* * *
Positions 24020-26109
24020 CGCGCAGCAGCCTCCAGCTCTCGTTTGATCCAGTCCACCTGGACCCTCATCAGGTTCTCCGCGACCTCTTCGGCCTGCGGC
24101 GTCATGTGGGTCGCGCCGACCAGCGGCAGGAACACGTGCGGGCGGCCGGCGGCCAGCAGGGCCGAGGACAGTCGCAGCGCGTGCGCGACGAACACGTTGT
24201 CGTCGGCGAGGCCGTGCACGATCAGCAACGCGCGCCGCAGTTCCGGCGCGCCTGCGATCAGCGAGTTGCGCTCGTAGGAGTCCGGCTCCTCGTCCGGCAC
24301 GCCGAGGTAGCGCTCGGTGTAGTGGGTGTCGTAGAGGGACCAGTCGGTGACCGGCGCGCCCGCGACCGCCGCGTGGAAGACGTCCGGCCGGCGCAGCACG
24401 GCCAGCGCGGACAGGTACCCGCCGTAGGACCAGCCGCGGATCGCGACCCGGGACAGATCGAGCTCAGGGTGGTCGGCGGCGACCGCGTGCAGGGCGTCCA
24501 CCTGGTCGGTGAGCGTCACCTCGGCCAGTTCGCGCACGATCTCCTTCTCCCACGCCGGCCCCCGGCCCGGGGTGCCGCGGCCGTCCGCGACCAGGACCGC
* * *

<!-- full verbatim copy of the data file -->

Positions 24020-26109
24020 CGCGCAGCAGCCTCCAGCTCTCGTTTGATCCAGTCCACCTGGACCCTCATCAGGTTCTCCGCGACCTCTTCGGCCTGCGGC
24101 GTCATGTGGGTCGCGCCGACCAGCGGCAGGAACACGTGCGGGCGGCCGGCGGCCAGCAGGGCCGAGGACAGTCGCAGCGCGTGCGCGACGAACACGTTGT
24201 CGTCGGCGAGGCCGTGCACGATCAGCAACGCGCGCCGCAGTTCCGGCGCGCCTGCGATCAGCGAGTTGCGCTCGTAGGAGTCCGGCTCCTCGTCCGGCAC
24301 GCCGAGGTAGCGCTCGGTGTAGTGGGTGTCGTAGAGGGACCAGTCGGTGACCGGCGCGCCCGCGACCGCCGCGTGGAAGACGTCCGGCCGGCGCAGCACG
24401 GCCAGCGCGGACAGGTACCCGCCGTAGGACCAGCCGCGGATCGCGACCCGGGACAGATCGAGCTCAGGGTGGTCGGCGGCGACCGCGTGCAGGGCGTCCA
24501 CCTGGTCGGTGAGCGTCACCTCGGCCAGTTCGCGCACGATCTCCTTCTCCCACGCCGGCCCCCGGCCCGGGGTGCCGCGGCCGTCCGCGACCAGGACCGC